Research consultant

Maze raises $40 million to help facilitate research into software products

Product research generally involves determining whether an idea for a new product could be successful and how best to develop and sell that product. It’s a simple process, in theory, but the basic definition belies the obstacles that can arise. Research is often expensive – software-as-a-service companies spend valued 23% of their income on R&D, for example – and there is no guarantee that this will lead to a positive result. Forty-two percent of companies in a recent CB Insights survey cited “no market need” as the reason one of their products failed to gain traction.

The risky nature of product research led Jonathan Widawski and Thomas Mary, software developers by trade, to launch Labyrinth, a software product research platform that facilitates prototype testing and investigation. Unlike some platforms on the market, Widawski and Mary emphasize that Maze was designed with entire product teams in mind – not just traditional user researchers with specialized backgrounds.

Maze is Widawski’s second venture after, a privacy-focused video game messaging service. Prior to founding and Maze, Widawski was a user experience consultant and project manager at Archibald & Abraham, a communications and audiovisual production agency.

“Creating user-centric experiences is always a risk. And the riskier the decision, the more data we need to fully engage. Validating ideas and getting actionable, quantifiable user insights isn’t easy, though. to make decisions with confidence, especially before you have a product or a live website,” Widawski told TechCrunch in an email interview. “Maze started with the belief that product design teams needed to have easy access to data during the design phase. Since then, we’ve evolved our vision to empower all product team members to test, learn and act quickly.”

Like other product research platforms, Maze allows product teams to observe how users interact with a product and generate reports. With Maze, team members can leverage tools like Adobe XD and Sketch to design product tests and surveys, then generate a shareable link to the tests to enroll participants.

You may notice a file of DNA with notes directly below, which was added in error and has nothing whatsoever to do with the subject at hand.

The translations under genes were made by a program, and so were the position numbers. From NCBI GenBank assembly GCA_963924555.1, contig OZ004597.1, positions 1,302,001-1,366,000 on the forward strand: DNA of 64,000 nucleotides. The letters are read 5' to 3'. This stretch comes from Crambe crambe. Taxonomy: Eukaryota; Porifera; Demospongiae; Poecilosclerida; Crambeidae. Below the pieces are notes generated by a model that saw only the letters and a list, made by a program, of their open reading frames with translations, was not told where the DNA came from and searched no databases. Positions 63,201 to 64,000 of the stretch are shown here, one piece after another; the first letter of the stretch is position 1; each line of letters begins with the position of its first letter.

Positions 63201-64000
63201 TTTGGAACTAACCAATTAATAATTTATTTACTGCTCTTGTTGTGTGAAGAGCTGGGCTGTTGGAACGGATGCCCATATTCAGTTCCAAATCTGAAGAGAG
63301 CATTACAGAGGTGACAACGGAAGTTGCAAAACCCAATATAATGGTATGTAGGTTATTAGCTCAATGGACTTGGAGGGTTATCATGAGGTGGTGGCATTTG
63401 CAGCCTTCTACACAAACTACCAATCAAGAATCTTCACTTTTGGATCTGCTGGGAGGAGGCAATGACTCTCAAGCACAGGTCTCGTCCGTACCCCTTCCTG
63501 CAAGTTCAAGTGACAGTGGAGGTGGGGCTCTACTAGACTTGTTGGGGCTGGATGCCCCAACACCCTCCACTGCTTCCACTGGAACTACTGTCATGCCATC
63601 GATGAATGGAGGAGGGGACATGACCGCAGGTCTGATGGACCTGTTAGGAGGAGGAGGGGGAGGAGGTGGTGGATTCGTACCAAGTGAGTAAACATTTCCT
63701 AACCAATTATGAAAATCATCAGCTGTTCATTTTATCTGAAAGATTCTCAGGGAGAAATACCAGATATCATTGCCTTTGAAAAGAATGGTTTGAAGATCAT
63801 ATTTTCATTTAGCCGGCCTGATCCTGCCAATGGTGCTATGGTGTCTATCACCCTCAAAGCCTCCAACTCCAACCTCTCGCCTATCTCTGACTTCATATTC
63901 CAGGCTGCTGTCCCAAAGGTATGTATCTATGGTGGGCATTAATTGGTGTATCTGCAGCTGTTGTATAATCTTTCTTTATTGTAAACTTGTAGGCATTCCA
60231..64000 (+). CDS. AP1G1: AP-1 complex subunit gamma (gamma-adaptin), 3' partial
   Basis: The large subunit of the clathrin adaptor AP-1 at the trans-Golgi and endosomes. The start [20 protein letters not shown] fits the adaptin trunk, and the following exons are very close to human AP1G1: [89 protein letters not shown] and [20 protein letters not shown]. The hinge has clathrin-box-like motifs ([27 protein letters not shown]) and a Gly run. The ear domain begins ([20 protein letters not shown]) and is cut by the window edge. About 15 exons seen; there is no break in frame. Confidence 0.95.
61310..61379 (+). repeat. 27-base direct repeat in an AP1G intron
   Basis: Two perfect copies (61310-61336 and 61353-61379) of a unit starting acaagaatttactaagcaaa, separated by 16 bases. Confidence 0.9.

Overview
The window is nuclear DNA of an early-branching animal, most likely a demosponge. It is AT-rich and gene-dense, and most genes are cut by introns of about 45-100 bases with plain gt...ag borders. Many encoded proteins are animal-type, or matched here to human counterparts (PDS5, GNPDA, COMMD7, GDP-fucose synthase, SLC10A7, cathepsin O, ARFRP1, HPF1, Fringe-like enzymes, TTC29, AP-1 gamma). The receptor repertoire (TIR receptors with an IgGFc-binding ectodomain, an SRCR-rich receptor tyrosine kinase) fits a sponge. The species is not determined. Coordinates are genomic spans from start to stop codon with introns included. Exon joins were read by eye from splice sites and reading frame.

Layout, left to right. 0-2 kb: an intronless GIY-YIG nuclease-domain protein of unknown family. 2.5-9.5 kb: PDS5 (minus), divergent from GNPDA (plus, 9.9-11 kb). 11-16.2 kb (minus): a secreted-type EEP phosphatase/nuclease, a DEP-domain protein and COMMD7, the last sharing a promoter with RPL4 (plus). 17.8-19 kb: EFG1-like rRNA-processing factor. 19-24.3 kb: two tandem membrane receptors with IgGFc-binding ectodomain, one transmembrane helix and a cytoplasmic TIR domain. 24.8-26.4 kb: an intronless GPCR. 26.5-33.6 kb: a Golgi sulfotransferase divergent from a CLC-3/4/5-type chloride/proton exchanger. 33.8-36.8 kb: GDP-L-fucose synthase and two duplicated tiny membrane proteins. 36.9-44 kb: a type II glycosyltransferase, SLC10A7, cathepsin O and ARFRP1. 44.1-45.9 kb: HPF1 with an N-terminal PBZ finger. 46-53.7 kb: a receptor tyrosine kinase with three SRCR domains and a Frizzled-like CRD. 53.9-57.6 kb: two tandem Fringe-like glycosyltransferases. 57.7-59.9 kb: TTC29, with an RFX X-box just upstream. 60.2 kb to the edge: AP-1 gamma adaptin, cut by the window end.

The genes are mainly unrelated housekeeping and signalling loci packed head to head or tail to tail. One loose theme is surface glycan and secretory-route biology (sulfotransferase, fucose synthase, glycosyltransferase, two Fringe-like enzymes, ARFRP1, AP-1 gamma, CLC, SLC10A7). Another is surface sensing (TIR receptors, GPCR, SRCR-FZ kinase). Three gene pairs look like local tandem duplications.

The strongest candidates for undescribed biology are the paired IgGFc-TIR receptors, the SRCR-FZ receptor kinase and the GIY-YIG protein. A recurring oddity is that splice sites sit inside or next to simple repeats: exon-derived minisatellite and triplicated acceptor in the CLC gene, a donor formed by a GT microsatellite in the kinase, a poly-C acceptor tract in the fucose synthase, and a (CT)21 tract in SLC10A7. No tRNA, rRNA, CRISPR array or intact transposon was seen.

Maze recently launched Reach, a tool that allows customers to build a database of research participants, send research studies through email campaigns, and collect the resulting data. Another newer feature, Clips, captures videos and screen recordings of people testing a product.


Picture credits: Labyrinth

Many user research tools exist, such as UserLeap, Airkit, and even SurveyMonkey. One – UserZoom – raised $100 million last year, making it clear that the space remains highly competitive. That’s because there’s probably some truth to vendor claims that product research, no matter how difficult, can prevent costly mistakes down the line. According to a strategic data consultant studyinvestments in user experience made in the conceptual phase of a product can reduce development cycles by 33% to 50%.

So what makes Maze different apart from its ease of use? Growth, said Widawski. While declining to reveal revenue figures, he revealed that more than 60,000 brands now use Maze, including Hertz, Sony, Fidelity Investments, BNY Mellon and Nubank.

“During the pandemic, the need for unmoderated and remote research increased because teams were no longer able to easily conduct moderated and face-to-face research. This change in circumstances meant that product teams had needed new solutions that catered to this new way of working. As a result, Maze grew 6x during the pandemic,” Widawski said. “Maze enables product teams to gather user insights quickly and before development, reducing thus the risk of releasing products and features that are not informed by data… Maze is uniquely positioned to enable companies to conduct more product research, as well as to democratize that product research. across the product team.”

Paving the way for growth, Maze today closed a $40 million Series B funding round led by Felicis with participation from Emergence, Amplify, Partech, Seedcamp, Atlassian Ventures, Zoom and HubSpot Ventures. (Widawski said Atlassian and Zoom are strategic investors.) The new money brings the company’s total to $60 million, and Widawski says it will be used to develop new solutions to “help solve new use cases” throughout product development. treat.

“We plan to invest in new product solutions, workflow integrations and more advanced features to help democratize product research in large organizations,” Widawski said. “We will continue to grow our teams to focus on improving our core product as well as expanding into new use cases throughout the product development process and ultimately help streamline product research workflows.”